Troubled order

Why are lawyers circling a popular Green Lake eatery?

One owner died, now the other is being besieged by angry investors.

One owner died, now the other is being besieged by angry investors.

HOW DOES a seemingly successful restaurant end up with a couple dozen lawsuits filed against it and even an arrest warrant out for its owner?

That’s a question on the minds of a number of investors in the wildly popular Six Degrees restaurant on Green Lake. You can barely get a seat at the place, yet people who put money into the venture say they have been unable to get back what’s owed them. The restaurant’s landlord has gone to court every month for the past six months to get the rent paid, and the state has filed claims for unpaid taxes. Last week, a satellite Six Degrees, opened a year ago in Redmond Town Center, was shut down.

“It’s not unusual for a restaurant to have cash flow problems. And honest people can be unable to pay their debts for a while. But to have it come to this is very unusual,” says attorney James Cathcart. His client, a local doctor, is suing to recover $35,000 still owed of the $128,000 he loaned in 1997 to help get Six Degrees off the ground.

Cathcart won a judgment against the restaurant in April, and earlier this month Six Degrees’ owner Tom Church was supposed to appear in court with copies of his company’s financial records. He didn’t show, however, and a Superior Court judge issued a civil warrant for his arrest. (Under such a warrant, the cops will not actively seek the individual, but they may haul him into jail if he’s stopped for a traffic infraction.)

Neither Church nor his attorney responded to calls seeking comment.

“I’ve called, written, e-mailed, and never gotten a response,” says Margi Ross, who won a judgment against Six Degrees last month. Ross says she knew Church from having worked alongside his wife at Microsoft for 10 years. In 1998, Ross, together with a friend, loaned the restaurateur $25,000, none of which has been paid back. “It’s such a frustrating experience,” she says.

A YEAR AGO, Six Degrees had two restaurants—one in Green Lake and one in Kirkland—and the company boasted of plans for four more. But just one additional Six Degrees ever opened— at the outdoor mall known as Redmond Town Center. According to a lawsuit filed by Redmond Town Center’s owners, the now-defunct restaurant never paid its rent in 2001.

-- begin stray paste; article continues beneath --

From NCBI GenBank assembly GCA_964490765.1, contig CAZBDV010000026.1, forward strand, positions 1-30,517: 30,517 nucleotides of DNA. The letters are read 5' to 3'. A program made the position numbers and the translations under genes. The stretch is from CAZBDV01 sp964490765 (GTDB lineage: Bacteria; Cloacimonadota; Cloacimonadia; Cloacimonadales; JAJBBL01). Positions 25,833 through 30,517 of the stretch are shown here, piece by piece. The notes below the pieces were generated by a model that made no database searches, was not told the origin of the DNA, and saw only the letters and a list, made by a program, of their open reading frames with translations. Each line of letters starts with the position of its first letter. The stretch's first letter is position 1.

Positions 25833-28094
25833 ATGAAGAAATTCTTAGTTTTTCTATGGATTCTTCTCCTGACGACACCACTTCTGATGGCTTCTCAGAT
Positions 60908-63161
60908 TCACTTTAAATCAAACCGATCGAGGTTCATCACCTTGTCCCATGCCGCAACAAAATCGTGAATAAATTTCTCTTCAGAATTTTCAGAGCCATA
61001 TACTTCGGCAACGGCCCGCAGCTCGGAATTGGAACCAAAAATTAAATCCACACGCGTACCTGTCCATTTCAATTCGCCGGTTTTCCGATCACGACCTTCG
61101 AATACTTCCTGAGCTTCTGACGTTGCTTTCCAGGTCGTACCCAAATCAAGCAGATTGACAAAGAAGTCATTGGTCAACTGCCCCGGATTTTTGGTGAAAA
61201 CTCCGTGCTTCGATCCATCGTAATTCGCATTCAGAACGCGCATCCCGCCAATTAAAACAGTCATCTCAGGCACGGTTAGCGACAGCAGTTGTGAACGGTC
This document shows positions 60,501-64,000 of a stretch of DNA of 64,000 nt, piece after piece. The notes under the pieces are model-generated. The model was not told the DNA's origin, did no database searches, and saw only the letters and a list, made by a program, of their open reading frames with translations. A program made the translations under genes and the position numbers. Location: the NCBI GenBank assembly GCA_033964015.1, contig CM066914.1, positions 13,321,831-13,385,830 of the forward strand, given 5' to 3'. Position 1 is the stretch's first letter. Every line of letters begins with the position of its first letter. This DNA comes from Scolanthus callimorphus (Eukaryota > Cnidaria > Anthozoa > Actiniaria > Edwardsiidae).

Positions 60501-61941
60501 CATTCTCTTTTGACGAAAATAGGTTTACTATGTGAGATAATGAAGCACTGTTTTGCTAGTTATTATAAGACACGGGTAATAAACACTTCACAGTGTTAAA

Six Degrees has already been touched by tragedy, which is why some investors are especially emotional over what’s happened. Church, an entrepreneur who built (then sold) the Cameras West chain, founded Six Degrees with Rod Pearson, a longtime Seattle restaurateur. On January 31st of last year, Pearson, his wife, and two daughters were all killed on Alaska Airlines flight 261, which crashed into the ocean en route from Mexico to Seattle.

Pearson’s childhood friend Connie Walsworth says she and Pearson were “like brother and sister.” Now Walsworth and her husband are among the people suing Six Degrees. “I’m a very bitter investor,” she says. The experience “has taken a horrible tragedy in my life and made it even worse.” Walsworth and her husband have been paid back only a portion of the $20,000 loan that they extended—”out of friendship”—to help open Six Degrees.

Walsworth says that Church told her the restaurant was going to collect on a $500,000 life insurance policy it had on Pearson. “He said, ‘Can you hang on till then?’ But we never got a penny. He never returned calls.” (Court filings show that Six Degrees did make one payment to the Walsworths last year.)

The Walsworths’ attorney, Matthew Green, says he’s subpoenaed Six Degrees’ bank records in order “to figure out where the hell the money went.” Another creditor’s attorney, Stuart Sinsheimer, says he plans to do the same. But Church has already declined to come to court to disclose his financial records. “If a guy’s not even showing up for that,” says Sinsheimer, “it means he’s got some deep problems.”

Six Degrees is certainly not the first restaurant venture that has stumbled when it tried to expand beyond the site of its original success. The question for the restaurant’s small circle of investors may now be whether they will share in the good times at Green Lake or pay the price for the crash in the suburbs.

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